County Sues Landowners - Officials say septic tank sits in floodway, violates code

by Leif Nesheim
Sequim Gazette Staff Writer

Wednesday, February 5, 2002

The law may be writ in stone, but rivers flow where they will.

The impact of the law and the river on some property owners whose land lies at the mouth of the Dungeness River has some landholders at logger- heads with county officials.

The county filed a lawsuit Jan. 16 to make the landowners---Jerry and Alanna Levesque, Bob Forde, and an unnamed tenant---remove an above ground septic holding tank. Clallam County commissioners on June 11, 2002, denied an appeal by the owners to a county hearing examiner’s earlier decision that the holding tank was illegally placed in a river floodway.

Lauren Erickson, senior deputy prosecuting attorney for the county, said the lawsuit was a “last resort” to make Forde and the Levesques comply with the commissioners’ decision that the holding tank must go.

The problem with the holding tank, Erickson said, is that several neighbors had complained about it and it could be washed away in a flood.

“We waited and sent several letters asking if they were going to comply,” Erickson said.

When the holding tank still hadn’t been moved, the commissioners met with Erickson in executive session and decided to proceed with a lawsuit, Clallam County administrator, Dan Engelbertson said.

The problem with the tank is that its mere presence violates the county critical areas ordinance by being in a floodway. An interim critical areas code went into effect in 1992 to meet the requirements of the state Growth Management Act of 1990. The current ordinance was adopted in 2000.

In a separate but related case, the state Superior Court on Jan., 10 upheld the decision against Forde’s challenge to the legal status of the ordinance by denying his appeal to have the critical areas ordinance overturned by referendum.

Forde argued that the ordinance was an unconstitutional intrusion into the rights of property holders.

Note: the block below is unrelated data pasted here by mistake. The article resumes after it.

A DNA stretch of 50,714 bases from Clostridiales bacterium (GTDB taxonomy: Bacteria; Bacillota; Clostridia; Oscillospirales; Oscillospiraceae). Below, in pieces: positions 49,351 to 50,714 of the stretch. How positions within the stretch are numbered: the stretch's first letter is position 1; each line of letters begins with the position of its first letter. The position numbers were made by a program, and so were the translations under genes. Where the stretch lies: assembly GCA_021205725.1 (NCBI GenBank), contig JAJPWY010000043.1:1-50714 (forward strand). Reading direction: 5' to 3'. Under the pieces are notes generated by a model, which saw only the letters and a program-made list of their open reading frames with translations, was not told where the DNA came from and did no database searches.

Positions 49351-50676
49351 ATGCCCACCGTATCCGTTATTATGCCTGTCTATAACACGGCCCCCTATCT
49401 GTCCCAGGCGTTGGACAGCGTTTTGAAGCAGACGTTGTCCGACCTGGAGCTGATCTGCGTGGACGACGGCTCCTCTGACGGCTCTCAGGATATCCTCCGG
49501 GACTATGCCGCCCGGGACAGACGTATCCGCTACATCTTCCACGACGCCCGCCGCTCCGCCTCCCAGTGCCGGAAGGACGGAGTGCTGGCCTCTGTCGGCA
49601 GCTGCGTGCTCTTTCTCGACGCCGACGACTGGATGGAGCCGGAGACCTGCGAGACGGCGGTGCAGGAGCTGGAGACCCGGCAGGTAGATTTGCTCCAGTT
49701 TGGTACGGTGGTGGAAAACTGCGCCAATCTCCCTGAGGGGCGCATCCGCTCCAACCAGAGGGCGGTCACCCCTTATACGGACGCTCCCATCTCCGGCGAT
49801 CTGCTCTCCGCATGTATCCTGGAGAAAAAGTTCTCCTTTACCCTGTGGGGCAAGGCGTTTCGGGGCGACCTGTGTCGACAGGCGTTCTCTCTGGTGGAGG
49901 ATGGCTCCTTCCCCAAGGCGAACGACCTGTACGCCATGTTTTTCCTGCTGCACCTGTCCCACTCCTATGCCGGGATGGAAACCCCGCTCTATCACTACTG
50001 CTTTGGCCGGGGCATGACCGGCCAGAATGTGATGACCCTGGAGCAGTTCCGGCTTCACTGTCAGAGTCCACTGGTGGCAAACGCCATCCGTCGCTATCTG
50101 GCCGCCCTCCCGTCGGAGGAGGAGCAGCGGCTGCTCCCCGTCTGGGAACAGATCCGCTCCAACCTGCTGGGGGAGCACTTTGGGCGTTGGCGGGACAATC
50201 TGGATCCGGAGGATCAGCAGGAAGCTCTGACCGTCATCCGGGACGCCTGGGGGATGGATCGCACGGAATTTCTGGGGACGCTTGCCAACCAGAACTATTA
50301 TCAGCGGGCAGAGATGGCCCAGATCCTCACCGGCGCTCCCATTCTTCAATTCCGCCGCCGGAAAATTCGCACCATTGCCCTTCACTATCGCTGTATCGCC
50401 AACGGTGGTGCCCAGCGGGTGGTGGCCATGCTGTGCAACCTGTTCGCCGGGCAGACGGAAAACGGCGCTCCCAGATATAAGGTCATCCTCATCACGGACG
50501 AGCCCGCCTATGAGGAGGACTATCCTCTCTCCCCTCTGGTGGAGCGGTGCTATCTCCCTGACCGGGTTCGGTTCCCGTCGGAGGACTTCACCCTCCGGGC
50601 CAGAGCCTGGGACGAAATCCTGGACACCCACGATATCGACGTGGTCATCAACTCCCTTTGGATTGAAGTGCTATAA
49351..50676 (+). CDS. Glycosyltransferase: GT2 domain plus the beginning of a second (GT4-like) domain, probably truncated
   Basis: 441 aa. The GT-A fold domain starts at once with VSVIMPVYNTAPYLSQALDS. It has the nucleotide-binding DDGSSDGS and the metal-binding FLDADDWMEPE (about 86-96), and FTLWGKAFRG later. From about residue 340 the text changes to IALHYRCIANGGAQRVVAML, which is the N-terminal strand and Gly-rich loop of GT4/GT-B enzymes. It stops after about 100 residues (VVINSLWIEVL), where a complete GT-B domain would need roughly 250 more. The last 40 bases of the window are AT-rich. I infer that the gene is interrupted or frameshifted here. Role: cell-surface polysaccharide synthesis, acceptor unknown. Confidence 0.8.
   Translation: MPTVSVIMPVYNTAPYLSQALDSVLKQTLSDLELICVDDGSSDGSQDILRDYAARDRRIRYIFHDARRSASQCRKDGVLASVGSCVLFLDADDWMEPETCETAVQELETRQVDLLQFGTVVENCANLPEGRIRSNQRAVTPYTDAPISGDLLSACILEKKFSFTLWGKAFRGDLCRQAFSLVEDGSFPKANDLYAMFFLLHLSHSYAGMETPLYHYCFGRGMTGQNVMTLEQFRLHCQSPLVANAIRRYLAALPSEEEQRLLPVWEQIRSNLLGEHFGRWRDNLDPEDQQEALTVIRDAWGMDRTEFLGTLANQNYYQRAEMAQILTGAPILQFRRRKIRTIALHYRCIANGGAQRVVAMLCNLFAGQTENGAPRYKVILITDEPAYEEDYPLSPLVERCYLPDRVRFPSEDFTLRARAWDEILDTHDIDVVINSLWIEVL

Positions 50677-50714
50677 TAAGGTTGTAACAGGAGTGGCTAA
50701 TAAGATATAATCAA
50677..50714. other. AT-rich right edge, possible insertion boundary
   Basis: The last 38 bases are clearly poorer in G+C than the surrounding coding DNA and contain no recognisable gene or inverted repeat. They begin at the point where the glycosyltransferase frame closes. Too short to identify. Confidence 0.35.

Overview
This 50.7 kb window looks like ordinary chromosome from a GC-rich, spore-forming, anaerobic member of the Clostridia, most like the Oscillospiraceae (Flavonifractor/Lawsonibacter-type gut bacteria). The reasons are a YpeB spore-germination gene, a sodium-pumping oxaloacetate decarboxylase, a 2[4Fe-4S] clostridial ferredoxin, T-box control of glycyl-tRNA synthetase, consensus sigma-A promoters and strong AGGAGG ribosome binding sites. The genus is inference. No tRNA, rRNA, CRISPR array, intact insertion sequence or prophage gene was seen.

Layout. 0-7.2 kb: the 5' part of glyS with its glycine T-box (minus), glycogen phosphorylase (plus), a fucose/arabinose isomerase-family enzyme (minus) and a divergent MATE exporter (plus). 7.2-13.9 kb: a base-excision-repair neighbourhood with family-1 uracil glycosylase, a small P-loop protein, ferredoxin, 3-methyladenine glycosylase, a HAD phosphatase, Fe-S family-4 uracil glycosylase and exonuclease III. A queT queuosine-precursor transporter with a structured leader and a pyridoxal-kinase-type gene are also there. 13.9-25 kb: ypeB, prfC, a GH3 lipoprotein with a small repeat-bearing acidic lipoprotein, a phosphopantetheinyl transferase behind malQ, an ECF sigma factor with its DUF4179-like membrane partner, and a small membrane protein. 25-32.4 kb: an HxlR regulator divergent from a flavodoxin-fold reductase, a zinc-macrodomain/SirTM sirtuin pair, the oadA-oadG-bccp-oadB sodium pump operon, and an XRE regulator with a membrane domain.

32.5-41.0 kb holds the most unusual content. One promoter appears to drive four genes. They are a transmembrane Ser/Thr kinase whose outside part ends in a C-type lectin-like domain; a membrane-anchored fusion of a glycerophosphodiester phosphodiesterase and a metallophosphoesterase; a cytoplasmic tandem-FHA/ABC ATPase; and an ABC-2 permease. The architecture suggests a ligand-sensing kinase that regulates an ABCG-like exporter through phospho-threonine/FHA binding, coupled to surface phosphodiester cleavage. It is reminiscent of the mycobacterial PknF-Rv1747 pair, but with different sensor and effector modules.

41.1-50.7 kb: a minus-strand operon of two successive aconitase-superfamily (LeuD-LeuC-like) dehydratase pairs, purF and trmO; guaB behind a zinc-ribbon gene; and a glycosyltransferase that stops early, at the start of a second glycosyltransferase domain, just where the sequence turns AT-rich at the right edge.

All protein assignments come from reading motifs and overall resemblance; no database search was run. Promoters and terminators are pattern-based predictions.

For Forde, all of the legal wrangling that began in September, 2002 when the county’s department of community development firs issued the notice to remove the holding tank---and roadway fill material that was later removed---is an indication of a bigger problem, the erosion of the rights of individuals by the insidious “tentacles” of government.

“They are regulating the American Dream out of existence,” Forde said. “We are built on the idea of a free society. If we’ve created any damage, I’d sure like to know what it is.”

Erickson noted that the county’s problem with the holding tank isn’t whether or not it is currently damaging area ecology but that it built on land where it shouldn’t have been constructed. That idea irks Forde.

Forde flipped to the section of the state constitution, marked with a yellow highlighting pen in his well-thumbed copy of the document, to illustrate his point.

“It’s right there,” he said as he tapped at the text. “All political power is inherent in the people...Government derives its powers by the consent of the governed.”

In this case, Forde contended, he did not give the county government his consent to tell him how to manage his property.

“Their policy is predicated on fear of what might happen. If there’s no damage, why are thy buying out (the property owners on Rivers End Road).” Forde asked.

The county is currently in the process of assessing the value of the properties on Rivers End Road and on Kinkade Island, about 11 miles upstream.

At Rivers End Road, six of the initial independent appraisals and separate independent reviews are completed of the approximately two dozen properties, said county associate planner Cathy Lear. She said the appraised process should take several more months.

Most of the Kinkade Island property owners have indicated a willingness to sell and 16 owners representing 16 properties on Rivers End Road signed letters of intent to sell.

The appraisal of the Forde and Levesque property was halted by the county because it wanted further clarification of the owner’s” motives before spending money on the appraisals, Lear said.

“We just want assurance that they truly are interested in selling,” she said.

Forde scoffed at the idea that a property owner could make a decision about selling without knowing what the offer would be.

“If the price is right, we’re willing to sell,” Forde said. He added that he doubted the money would be there to make a fair offer.

The county has $1.5 million to appraise and purchase the Rivers End Road properties.

“If you divide the money (between the 20 or so properties) what do you get?” Forde queried.

Whether all or some of the property owners sell, the county will still be able to proceed with some of their environmental improvement plans.

“It’s not an all or nothing proposition,” Lear said.


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